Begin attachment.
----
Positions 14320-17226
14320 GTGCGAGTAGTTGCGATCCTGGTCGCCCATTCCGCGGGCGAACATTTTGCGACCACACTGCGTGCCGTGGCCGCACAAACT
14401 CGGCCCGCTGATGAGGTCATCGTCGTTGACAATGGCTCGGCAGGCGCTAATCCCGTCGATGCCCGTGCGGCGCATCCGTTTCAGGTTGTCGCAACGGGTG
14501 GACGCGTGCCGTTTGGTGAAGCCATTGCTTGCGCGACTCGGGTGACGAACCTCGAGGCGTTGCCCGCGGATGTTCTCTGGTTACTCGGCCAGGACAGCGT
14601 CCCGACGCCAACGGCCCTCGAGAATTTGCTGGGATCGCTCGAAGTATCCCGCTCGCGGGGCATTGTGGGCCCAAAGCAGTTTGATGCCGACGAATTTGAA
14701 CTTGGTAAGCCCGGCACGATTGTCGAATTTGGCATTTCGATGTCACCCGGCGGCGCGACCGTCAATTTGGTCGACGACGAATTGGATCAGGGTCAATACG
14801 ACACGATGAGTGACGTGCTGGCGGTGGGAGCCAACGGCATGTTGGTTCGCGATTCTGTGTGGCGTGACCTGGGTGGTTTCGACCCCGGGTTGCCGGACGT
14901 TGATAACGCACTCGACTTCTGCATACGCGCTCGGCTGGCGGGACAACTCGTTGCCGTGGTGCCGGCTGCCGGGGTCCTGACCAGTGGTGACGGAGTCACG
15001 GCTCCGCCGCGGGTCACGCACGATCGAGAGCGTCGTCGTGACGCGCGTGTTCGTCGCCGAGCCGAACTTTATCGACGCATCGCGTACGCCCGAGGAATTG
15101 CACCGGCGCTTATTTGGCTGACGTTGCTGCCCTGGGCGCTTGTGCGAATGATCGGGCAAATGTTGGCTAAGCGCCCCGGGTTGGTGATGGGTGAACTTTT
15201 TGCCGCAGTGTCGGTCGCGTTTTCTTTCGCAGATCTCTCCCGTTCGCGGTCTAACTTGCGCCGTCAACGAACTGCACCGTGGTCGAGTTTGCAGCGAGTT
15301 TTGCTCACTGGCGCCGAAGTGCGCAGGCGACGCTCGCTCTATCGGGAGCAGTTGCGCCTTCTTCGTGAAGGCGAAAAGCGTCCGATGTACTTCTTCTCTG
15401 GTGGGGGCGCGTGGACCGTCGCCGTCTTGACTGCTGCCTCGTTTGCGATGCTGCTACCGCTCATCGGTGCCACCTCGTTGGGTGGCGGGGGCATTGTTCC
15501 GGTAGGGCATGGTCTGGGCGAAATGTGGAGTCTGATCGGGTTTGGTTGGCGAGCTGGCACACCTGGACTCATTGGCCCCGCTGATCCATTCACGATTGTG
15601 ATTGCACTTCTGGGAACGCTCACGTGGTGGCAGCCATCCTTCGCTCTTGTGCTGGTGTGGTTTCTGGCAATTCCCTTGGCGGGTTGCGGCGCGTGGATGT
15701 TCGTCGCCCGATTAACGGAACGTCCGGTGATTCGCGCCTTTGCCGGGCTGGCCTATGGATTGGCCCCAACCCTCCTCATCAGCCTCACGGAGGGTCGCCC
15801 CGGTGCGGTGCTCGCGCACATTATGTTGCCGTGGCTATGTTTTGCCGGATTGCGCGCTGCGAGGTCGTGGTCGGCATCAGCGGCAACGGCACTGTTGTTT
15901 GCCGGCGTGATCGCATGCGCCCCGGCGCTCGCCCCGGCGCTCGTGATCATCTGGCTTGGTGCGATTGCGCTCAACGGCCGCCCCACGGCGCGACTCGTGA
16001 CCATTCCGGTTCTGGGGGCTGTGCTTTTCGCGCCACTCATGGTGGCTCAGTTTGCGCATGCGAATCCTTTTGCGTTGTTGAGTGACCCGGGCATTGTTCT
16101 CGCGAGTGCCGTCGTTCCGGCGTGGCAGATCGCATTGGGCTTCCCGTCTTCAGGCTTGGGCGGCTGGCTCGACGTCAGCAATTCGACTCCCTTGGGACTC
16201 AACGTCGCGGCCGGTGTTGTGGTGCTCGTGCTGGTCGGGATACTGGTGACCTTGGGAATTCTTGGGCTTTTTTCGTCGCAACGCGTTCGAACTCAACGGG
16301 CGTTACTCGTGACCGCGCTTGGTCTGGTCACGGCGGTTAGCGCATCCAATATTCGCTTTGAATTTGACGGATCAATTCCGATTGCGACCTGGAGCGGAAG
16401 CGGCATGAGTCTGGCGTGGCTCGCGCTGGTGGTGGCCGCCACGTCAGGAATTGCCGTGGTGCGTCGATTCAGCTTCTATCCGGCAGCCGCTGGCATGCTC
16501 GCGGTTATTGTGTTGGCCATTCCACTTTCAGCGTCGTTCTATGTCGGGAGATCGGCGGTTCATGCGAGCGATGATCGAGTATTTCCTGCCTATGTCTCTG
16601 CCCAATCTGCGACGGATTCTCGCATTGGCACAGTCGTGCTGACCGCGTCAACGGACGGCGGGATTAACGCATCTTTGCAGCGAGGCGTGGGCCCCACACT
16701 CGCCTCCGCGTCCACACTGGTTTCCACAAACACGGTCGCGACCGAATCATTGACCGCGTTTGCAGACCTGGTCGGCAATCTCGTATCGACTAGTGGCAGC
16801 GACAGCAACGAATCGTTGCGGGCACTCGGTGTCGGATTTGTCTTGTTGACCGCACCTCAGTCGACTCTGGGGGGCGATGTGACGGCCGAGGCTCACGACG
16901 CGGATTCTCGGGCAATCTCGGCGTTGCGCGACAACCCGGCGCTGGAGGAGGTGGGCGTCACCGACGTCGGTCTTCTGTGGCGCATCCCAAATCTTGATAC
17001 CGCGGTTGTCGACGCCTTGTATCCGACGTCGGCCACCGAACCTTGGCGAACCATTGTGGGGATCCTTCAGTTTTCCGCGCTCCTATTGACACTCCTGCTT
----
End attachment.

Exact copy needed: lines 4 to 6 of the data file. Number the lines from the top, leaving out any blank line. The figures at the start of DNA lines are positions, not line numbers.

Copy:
14501 GACGCGTGCCGTTTGGTGAAGCCATTGCTTGCGCGACTCGGGTGACGAACCTCGAGGCGTTGCCCGCGGATGTTCTCTGGTTACTCGGCCAGGACAGCGT
14601 CCCGACGCCAACGGCCCTCGAGAATTTGCTGGGATCGCTCGAAGTATCCCGCTCGCGGGGCATTGTGGGCCCAAAGCAGTTTGATGCCGACGAATTTGAA
14701 CTTGGTAAGCCCGGCACGATTGTCGAATTTGGCATTTCGATGTCACCCGGCGGCGCGACCGTCAATTTGGTCGACGACGAATTGGATCAGGGTCAATACG